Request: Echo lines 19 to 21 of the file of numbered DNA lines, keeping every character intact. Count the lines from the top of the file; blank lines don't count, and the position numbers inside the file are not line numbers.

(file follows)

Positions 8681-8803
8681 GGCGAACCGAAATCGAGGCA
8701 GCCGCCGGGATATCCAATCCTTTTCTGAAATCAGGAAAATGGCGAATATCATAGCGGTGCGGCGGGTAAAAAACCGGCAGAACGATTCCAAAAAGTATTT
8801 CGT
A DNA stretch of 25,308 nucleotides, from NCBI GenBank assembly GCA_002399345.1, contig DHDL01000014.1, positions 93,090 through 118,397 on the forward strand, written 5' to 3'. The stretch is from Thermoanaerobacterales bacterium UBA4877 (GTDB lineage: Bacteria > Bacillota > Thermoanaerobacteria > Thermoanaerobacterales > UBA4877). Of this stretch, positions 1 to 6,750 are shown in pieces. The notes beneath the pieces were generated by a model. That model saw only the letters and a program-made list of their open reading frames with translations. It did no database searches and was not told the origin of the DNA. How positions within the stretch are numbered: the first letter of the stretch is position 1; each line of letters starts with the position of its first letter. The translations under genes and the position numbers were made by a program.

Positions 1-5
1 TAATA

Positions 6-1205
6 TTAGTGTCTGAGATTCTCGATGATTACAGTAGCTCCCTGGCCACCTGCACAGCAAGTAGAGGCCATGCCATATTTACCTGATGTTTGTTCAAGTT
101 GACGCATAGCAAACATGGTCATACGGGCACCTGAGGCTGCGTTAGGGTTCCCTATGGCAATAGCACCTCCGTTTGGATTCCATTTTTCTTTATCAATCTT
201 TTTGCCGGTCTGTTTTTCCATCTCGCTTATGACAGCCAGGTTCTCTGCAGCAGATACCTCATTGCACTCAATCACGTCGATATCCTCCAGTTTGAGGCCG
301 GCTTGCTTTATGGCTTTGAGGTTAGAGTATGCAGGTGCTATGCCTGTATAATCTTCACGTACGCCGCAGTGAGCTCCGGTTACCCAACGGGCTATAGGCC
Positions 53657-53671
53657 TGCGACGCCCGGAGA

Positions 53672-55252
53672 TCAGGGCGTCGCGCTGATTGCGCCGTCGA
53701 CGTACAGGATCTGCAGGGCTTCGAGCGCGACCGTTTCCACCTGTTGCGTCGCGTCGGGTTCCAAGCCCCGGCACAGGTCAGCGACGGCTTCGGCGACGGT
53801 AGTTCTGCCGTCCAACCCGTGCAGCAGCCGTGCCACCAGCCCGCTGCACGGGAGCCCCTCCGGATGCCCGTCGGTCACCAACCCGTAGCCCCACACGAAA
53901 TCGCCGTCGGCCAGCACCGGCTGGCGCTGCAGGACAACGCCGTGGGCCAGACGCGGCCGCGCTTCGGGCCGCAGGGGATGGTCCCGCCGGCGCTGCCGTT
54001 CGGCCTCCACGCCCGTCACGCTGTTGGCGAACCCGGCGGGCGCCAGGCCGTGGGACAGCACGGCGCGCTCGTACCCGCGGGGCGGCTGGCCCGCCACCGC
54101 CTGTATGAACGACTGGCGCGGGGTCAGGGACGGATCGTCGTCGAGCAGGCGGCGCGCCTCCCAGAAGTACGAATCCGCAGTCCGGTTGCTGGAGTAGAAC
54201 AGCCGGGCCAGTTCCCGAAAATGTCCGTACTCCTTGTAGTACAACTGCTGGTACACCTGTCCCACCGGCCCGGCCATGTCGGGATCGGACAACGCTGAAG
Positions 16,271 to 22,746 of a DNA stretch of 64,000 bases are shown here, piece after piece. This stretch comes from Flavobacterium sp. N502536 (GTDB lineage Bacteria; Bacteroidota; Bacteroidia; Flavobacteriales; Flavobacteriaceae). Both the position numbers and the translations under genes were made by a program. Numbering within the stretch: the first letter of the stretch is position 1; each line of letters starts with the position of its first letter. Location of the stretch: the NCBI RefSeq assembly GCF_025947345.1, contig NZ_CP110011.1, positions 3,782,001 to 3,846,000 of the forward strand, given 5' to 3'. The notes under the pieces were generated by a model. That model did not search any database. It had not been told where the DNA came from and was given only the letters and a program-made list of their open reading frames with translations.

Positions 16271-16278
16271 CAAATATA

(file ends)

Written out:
53901 TCGCCGTCGGCCAGCACCGGCTGGCGCTGCAGGACAACGCCGTGGGCCAGACGCGGCCGCGCTTCGGGCCGCAGGGGATGGTCCCGCCGGCGCTGCCGTT
54001 CGGCCTCCACGCCCGTCACGCTGTTGGCGAACCCGGCGGGCGCCAGGCCGTGGGACAGCACGGCGCGCTCGTACCCGCGGGGCGGCTGGCCCGCCACCGC
54101 CTGTATGAACGACTGGCGCGGGGTCAGGGACGGATCGTCGTCGAGCAGGCGGCGCGCCTCCCAGAAGTACGAATCCGCAGTCCGGTTGCTGGAGTAGAAC